Options for Achieving the Strategic and Operational Imperatives of Call Centers
Marketing leaders understand the strategic importance of call centers. High-quality call centers build patient loyalty and drive increased provider utilization rates. Which option is best?
// By Yuriy Kotlyar //
The explosion of digital health tools for communicating with patients can make call centers seem like yesterday’s news. Of course, experience shows health care marketing leaders the strategic value of a high-functioning, efficient call center.
Many patients enjoy the conveniences of digital communication tools — self-scheduling, receiving test results and appointment reminders, researching specialists — when those tools can solve their problem. But even digitally savvy patients often need human assistance. They need help navigating the widening array of care options. They also need answers to myriad questions about their financial responsibility, insurance coverage, pre-authorizations, and other complex issues.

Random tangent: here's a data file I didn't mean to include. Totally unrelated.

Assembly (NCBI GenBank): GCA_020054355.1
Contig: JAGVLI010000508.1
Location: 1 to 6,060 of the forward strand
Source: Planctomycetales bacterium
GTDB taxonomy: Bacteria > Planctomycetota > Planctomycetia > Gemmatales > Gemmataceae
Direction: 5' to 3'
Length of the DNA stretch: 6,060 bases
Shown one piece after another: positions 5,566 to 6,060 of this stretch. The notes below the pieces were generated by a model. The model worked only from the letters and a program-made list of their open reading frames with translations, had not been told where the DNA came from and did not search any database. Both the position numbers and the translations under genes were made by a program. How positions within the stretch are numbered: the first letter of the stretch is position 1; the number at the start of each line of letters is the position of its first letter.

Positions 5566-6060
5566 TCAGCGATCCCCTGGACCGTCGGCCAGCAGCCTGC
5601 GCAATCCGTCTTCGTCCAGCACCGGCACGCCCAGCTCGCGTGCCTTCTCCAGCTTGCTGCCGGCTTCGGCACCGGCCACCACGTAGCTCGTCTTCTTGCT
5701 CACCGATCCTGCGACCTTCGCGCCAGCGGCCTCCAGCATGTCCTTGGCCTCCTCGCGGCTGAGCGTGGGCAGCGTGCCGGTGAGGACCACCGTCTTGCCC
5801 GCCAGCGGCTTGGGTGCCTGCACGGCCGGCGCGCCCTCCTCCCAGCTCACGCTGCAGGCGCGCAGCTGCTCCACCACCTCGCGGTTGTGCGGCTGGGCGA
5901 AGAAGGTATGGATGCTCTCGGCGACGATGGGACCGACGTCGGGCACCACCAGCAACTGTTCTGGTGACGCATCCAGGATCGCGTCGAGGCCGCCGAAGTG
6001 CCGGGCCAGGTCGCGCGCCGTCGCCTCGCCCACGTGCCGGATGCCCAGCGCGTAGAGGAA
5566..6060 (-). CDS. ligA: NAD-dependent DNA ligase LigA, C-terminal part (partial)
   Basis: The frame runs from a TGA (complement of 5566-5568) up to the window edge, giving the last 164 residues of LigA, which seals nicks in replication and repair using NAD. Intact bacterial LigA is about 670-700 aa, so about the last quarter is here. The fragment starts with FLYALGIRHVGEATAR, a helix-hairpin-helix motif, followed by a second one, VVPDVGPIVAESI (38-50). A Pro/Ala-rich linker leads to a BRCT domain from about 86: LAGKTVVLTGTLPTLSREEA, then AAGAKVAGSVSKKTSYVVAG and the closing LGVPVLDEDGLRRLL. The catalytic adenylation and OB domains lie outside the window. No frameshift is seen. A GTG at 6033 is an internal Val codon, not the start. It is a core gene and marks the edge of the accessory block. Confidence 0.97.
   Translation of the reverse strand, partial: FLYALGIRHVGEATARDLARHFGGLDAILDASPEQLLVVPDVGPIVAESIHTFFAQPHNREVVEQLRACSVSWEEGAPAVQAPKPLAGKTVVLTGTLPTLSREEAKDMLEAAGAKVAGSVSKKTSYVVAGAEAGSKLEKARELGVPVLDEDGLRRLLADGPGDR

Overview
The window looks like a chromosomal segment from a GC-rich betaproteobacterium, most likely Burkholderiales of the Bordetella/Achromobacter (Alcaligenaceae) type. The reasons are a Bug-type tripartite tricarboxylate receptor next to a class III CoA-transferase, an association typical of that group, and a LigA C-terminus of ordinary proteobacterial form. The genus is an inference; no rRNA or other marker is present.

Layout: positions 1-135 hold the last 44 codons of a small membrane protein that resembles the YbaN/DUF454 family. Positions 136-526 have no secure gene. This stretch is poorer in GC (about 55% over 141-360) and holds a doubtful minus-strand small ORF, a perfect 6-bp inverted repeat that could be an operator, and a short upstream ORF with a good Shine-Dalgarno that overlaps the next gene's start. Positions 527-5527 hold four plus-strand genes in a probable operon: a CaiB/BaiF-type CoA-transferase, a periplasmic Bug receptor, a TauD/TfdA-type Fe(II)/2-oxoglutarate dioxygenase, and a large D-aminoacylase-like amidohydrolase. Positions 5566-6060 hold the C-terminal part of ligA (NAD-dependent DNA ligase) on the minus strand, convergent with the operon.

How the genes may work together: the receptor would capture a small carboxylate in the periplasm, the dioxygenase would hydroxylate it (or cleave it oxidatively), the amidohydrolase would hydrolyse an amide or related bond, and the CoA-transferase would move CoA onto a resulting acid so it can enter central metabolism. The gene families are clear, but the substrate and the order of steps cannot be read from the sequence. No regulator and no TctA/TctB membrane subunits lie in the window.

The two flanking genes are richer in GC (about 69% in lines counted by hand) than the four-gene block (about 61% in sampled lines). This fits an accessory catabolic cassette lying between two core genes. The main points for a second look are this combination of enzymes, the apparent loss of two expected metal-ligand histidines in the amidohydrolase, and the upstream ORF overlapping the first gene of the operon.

Helping patients answer these questions helps them get the care they need, improves the care experience, and builds loyalty. Call centers can also drive revenue by matching patient demand with provider capacity.
To achieve these strategic goals, health system marketing leaders must be prepared to take on the significant operational challenges of call centers. Here, we detail the challenges of an owned-and-operated (O-and-O) call center and then consider how three alternatives — outsourced management, a hybrid model that adds outside capacity to an O-and-O call center, and a fully outsourced call center — address those challenges.
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